Section 10: Conclusion
Date: 11/1/2016 14:00 & 8/13/2017 23:00
This project “Using Quantitative Medicine (a branch of Translational Medicine) to control Type 2 diabetes” started in August of 2010 and completed in August of 2017. During the first 4 years, I studied 6 chronic diseases and food nutrition in depth. In addition, I invested next 3 years on research and development, and then created 4 major mathematical and biomedical prediction models to simulate the human body’s health system. These 4 prediction models are: Metabolism on 12/31/2014, Weight on 4/11/2015, PPG on 6/1/2015, FPG on 7/30/2017. Along the way, I created an application software (APP) for patients to use on their iPhone/iPad or PC. I was able to produce and store more than one million of “clean” data regarding my health and lifestyle in the cloud server from 2012 to 2017.
Although my findings were no different from other research findings and discussions in the medical community, I hope the same conclusions are drawn from my personal quantitative data; therefore, they can provide an extra level of confirmation and credibility for worldwide patients to follow.
As I mentioned previously, I am presenting my personal health data from the past 5.5 years. However, I am confident that my findings are highly applicable to many other Type 2 Diabetes (T2D) patients whose glucose values are within the range of 90 to 400 mg/dL. Although there are other patients’ data already available in our cloud server through the use of my tool, I did not have enough time to analyze their data yet. This will be a part of phase 2 of this project.
In August of 2010, when my physician informed me that both my A1C and ACR values were dangerously high, I was extremely scared and did not know what to do next. I thought about my health condition long and hard and then I realized that there is only one person who can really help me. And that person is MYSELF. Yes, I can save my own life! For cases that require medication, operation, or urgent care, a trained medical doctor is definitely needed for treatment and guidance. However, with chronic diseases, I did not get this disease overnight thus it cannot be cured overnight. The obvious way to overcome these conditions is through “preventative medicine,” which requires a lifestyle change. Since I was diagnosed with diabetes, I already knew that there is no way I could cure my disease completely, but I can do my best to control it from getting worse.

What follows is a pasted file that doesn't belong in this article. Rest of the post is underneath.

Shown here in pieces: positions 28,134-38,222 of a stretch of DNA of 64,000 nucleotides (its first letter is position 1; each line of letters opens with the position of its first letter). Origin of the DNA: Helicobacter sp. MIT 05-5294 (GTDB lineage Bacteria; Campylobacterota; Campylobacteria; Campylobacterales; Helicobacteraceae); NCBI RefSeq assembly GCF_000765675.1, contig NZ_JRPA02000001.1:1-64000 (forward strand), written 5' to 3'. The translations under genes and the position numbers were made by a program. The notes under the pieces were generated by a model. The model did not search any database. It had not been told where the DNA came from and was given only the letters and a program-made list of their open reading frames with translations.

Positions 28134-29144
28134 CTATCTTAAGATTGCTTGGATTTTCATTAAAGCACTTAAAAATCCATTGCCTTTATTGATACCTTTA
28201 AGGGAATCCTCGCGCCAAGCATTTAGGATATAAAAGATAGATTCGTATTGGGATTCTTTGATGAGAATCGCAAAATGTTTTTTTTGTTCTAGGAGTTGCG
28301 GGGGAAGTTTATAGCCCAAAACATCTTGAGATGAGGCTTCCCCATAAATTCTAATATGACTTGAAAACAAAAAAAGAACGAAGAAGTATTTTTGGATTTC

Toward the end of this project, I finally realized what is Lifestyle change: you must be willing to examine your life to see what are your priorities or goals. Once you decide on a new set of life priorities, you then examine or develop a complete list of associated or related tasks, activities, and behaviors. After that, you can then seek for knowledge, expertise, and tools to help you make changes. This is the true lifestyle change.
From my journey of the past 7 years, I found 3 fundamental problems associated with most diabetic patients:
- Lack of disease knowledge;
- Lack of useful tool;
- Lack of willpower and persistence.
These are the reasons making it difficult to adapt our lifestyle to control our chronic diseases. By now, I have acquired sufficient knowledge regarding diabetes and can easily share the most important and fundamental part of it with other patients. Through my research, I have also developed practical and free mobile tools to control the disease on a daily basis. However, I am still puzzled about how to influence others to change their lifestyles and health behaviors. I am currently studying this problem via a “Social Dynamics” approach, i.e. using natural science, including mathematics, physics, computer science, and various engineering concepts and methods to address, analyze, and hopefully, to be able to alter patient’s social-psychological behaviors, especially health habits. I know this is another long and tough journey, probably more difficult than my research on diabetes. I founded a non-profit organization, eclaireMD Foundation, with a goal to address medical problems associated with certain chronic diseases, and to conduct tactical activities to help other patients worldwide. My plan is to incorporate what I learned from “Social Dynamics” into future phases of this project.